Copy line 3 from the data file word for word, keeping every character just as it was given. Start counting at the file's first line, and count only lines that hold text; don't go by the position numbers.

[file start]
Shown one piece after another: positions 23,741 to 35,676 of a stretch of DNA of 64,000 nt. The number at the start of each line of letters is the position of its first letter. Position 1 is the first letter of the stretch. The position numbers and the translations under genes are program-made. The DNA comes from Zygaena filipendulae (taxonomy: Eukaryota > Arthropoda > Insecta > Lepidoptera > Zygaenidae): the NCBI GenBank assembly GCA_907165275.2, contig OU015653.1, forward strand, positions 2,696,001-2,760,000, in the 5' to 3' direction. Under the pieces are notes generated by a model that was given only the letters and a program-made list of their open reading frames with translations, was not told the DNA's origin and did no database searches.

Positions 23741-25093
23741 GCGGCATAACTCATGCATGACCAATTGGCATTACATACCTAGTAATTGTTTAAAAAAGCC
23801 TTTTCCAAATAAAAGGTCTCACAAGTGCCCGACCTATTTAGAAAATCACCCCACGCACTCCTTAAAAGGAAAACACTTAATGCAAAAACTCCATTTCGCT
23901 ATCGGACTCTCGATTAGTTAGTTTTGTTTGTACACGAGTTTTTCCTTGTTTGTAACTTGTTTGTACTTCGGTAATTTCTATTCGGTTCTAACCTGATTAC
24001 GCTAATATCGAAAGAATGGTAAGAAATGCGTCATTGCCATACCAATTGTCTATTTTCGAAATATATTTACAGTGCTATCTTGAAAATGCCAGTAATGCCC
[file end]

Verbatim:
23741 GCGGCATAACTCATGCATGACCAATTGGCATTACATACCTAGTAATTGTTTAAAAAAGCC